Once-upon-a-time – nearly 30 years ago to be more precise – a lone eucalypt seedling taught me an important lesson. The seedling was part of a major research project I was undertaking in Canberra, Australia on the response of eucalypts to fire. I had planted the seedling on a north-facing slope (which receives the most sunlight in the southern hemisphere) and it was growing much better than other seedlings nearby. Why was this so? The answer was a surprise. If I hadn’t had access to specialist equipment, I probably would still be wondering. It turned out that the interplay between fire, water and light was critical to the impressive growth of this seedling, as well as affecting the 1000 or so eucalypt trees I monitored for 18 months after the fire. Learning more about the inner-workings of these incredible plants reinforced the inter-connectedness of everything, and opened the door to further post-fire studies in Malibu, California. Looking back, it is safe to say this one eucalypt seedling changed the course of my life.
The fire was on Black Mountain in Canberra – within walking distance of where I was based at the time. I used this unexpected opportunity to monitor the post-fire recovery of eucalypt trees and seedlings on north and south facing slopes of the mountain.
The fire-related explorations and experiences described here occurred at a time that seems light-years away technologically, even though it was relatively recent. The way that data and images were recorded and stored in the 1990s bears little resemblance to current times.
To keep photos over a long period it’s important to be able to access and use them as technology changes. Having not heeded this advice, unfortunately I no longer have access to the photos taken during my studies in 1991-1992. That means that unlike my other blog posts, the images used here are primarily from other sources. These are gratefully acknowledged and links provided where possible.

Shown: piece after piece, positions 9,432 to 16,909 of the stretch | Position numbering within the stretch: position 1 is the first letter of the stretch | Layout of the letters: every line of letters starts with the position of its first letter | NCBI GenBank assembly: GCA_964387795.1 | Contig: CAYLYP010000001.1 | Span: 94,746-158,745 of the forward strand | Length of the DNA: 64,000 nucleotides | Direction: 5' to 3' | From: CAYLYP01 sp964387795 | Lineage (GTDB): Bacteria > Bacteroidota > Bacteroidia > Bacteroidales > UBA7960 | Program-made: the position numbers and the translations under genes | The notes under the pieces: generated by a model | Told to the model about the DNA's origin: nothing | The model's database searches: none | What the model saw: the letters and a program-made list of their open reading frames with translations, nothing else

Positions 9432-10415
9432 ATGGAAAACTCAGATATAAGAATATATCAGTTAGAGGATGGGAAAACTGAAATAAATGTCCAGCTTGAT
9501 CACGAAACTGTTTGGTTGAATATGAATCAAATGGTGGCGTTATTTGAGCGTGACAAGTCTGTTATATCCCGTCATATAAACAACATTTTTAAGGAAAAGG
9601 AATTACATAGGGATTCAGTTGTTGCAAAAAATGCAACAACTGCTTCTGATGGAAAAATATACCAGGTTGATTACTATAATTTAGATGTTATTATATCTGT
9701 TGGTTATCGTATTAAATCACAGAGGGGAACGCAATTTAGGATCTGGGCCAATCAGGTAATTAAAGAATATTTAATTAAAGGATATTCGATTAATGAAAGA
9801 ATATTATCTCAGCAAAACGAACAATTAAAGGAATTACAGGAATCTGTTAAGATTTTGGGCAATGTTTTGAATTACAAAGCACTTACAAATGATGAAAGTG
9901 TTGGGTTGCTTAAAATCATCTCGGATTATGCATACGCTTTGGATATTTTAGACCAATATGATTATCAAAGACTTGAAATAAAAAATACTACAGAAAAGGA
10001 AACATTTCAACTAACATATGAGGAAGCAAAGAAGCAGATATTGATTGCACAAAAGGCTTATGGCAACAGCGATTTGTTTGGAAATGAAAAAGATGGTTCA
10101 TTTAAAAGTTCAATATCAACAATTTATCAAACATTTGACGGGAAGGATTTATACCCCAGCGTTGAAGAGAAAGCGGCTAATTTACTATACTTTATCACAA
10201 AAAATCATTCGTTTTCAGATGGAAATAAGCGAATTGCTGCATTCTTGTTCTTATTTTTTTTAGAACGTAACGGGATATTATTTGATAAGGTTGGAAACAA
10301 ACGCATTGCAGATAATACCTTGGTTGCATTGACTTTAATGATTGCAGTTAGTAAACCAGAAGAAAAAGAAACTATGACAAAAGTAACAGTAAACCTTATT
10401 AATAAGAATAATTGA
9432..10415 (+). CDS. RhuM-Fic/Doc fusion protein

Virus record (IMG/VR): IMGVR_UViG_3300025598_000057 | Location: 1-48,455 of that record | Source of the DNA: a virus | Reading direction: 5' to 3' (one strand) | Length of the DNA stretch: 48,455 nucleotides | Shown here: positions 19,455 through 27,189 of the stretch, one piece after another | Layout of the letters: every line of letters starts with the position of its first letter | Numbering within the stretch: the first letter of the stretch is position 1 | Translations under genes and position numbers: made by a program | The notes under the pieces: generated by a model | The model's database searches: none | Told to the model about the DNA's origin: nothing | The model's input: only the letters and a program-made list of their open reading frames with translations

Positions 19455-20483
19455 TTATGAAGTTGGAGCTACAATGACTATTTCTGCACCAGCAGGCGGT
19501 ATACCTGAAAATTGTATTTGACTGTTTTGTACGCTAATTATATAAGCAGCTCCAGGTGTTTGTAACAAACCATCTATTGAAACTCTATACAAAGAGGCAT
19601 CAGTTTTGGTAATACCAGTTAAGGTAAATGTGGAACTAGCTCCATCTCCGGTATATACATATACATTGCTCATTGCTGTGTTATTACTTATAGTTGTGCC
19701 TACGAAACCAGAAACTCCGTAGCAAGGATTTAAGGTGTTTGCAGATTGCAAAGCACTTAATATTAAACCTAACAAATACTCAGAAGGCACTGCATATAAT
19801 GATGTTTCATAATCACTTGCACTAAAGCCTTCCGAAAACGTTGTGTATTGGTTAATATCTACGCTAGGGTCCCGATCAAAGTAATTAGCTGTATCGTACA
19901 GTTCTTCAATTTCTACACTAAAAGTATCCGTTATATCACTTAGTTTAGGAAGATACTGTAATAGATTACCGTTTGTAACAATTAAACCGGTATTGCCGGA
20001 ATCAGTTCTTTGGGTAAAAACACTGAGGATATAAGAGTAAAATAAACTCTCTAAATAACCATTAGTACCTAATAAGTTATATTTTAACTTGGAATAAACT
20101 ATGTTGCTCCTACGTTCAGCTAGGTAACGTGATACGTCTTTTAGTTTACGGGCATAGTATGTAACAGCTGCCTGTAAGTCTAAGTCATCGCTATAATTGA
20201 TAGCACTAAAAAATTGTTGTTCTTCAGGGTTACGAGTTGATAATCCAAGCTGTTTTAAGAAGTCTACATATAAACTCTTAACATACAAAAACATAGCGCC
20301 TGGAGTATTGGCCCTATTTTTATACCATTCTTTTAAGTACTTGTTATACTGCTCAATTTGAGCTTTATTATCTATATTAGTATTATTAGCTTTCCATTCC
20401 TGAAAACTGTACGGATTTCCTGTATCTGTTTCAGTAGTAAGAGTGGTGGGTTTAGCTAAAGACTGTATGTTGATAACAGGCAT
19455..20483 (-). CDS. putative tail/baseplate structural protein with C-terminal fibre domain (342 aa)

The conditions on February 14th, the day Black Mountain burnt in 1991, were conducive to a bushfire. The air temperature and wind-speed were high, and relative humidity and fuel moisture content low – as documented on the highfirerisk website. These combined factors led to a Fire Danger Rating in the mid-50s, placing it in the Severe category. The Valentine’s Day fire was reported at 2.57 pm and continued for 3 days, with a total of 112.5 hectares burnt. Houses, vehicles, research facilities and the Australian National Botanic Gardens were in the potential path of the fire. Thanks to the efforts of local fire-fighters, minimal property damage occurred.
My research sites were selected further into the forest to minimise ‘edge’ effects. Fortuitously the diverse topography made the mountain ideal for my explorations.
You may wonder what it’s like to undertake research in a burnt landscape, with the smell of smoke lingering, ash underfoot and seemingly no life in sight. Some reporters refer to this as a scene of devastation. While surreal in some ways, because these forests have evolved with fire I understood that life would return and that the trees should resprout. So my purpose was to record their rates and patterns of recovery. To achieve this I located, tagged and measured over 1000 trees on contrasting north (sunny) and south (shady) slopes and planted seedlings in different locations on these same slopes.
These epicormic sprouts can occur on any part of the tree so I used binoculars to scan each individual tree in my study sites. It was an exciting time, especially when I discovered the first resprout soon after the fire, and the last one over 12 months later. What an awesome adaption to defoliation these plants have. It can take several months for a eucalypt to start sprouting, so one-off surveys conducted soon after a fire could over-report the number of ‘dead’ trees.